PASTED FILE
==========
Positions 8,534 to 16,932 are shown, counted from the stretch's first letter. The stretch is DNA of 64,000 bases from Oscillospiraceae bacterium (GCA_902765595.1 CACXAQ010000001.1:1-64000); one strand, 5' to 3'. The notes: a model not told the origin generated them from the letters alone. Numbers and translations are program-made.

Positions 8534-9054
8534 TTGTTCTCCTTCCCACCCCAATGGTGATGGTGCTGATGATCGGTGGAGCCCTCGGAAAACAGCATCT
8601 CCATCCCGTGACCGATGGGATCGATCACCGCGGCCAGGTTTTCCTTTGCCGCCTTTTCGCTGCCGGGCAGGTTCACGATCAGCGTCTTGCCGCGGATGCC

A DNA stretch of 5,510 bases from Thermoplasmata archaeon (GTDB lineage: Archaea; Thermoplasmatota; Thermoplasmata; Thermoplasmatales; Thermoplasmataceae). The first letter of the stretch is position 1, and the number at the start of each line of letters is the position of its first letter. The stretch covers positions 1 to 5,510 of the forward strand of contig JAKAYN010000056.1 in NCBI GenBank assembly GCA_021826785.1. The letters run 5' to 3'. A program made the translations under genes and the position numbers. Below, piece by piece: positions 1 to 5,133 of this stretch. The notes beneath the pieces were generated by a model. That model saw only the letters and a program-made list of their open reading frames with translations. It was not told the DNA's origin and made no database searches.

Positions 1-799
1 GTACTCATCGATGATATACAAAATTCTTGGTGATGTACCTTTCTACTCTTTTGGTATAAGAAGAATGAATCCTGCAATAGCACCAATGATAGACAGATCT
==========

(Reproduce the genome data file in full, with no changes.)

Positions 8,534 to 16,932 are shown, counted from the stretch's first letter. The stretch is DNA of 64,000 bases from Oscillospiraceae bacterium (GCA_902765595.1 CACXAQ010000001.1:1-64000); one strand, 5' to 3'. The notes: a model not told the origin generated them from the letters alone. Numbers and translations are program-made.

Positions 8534-9054
8534 TTGTTCTCCTTCCCACCCCAATGGTGATGGTGCTGATGATCGGTGGAGCCCTCGGAAAACAGCATCT
8601 CCATCCCGTGACCGATGGGATCGATCACCGCGGCCAGGTTTTCCTTTGCCGCCTTTTCGCTGCCGGGCAGGTTCACGATCAGCGTCTTGCCGCGGATGCC

A DNA stretch of 5,510 bases from Thermoplasmata archaeon (GTDB lineage: Archaea; Thermoplasmatota; Thermoplasmata; Thermoplasmatales; Thermoplasmataceae). The first letter of the stretch is position 1, and the number at the start of each line of letters is the position of its first letter. The stretch covers positions 1 to 5,510 of the forward strand of contig JAKAYN010000056.1 in NCBI GenBank assembly GCA_021826785.1. The letters run 5' to 3'. A program made the translations under genes and the position numbers. Below, piece by piece: positions 1 to 5,133 of this stretch. The notes beneath the pieces were generated by a model. That model saw only the letters and a program-made list of their open reading frames with translations. It was not told the DNA's origin and made no database searches.

Positions 1-799
1 GTACTCATCGATGATATACAAAATTCTTGGTGATGTACCTTTCTACTCTTTTGGTATAAGAAGAATGAATCCTGCAATAGCACCAATGATAGACAGATCT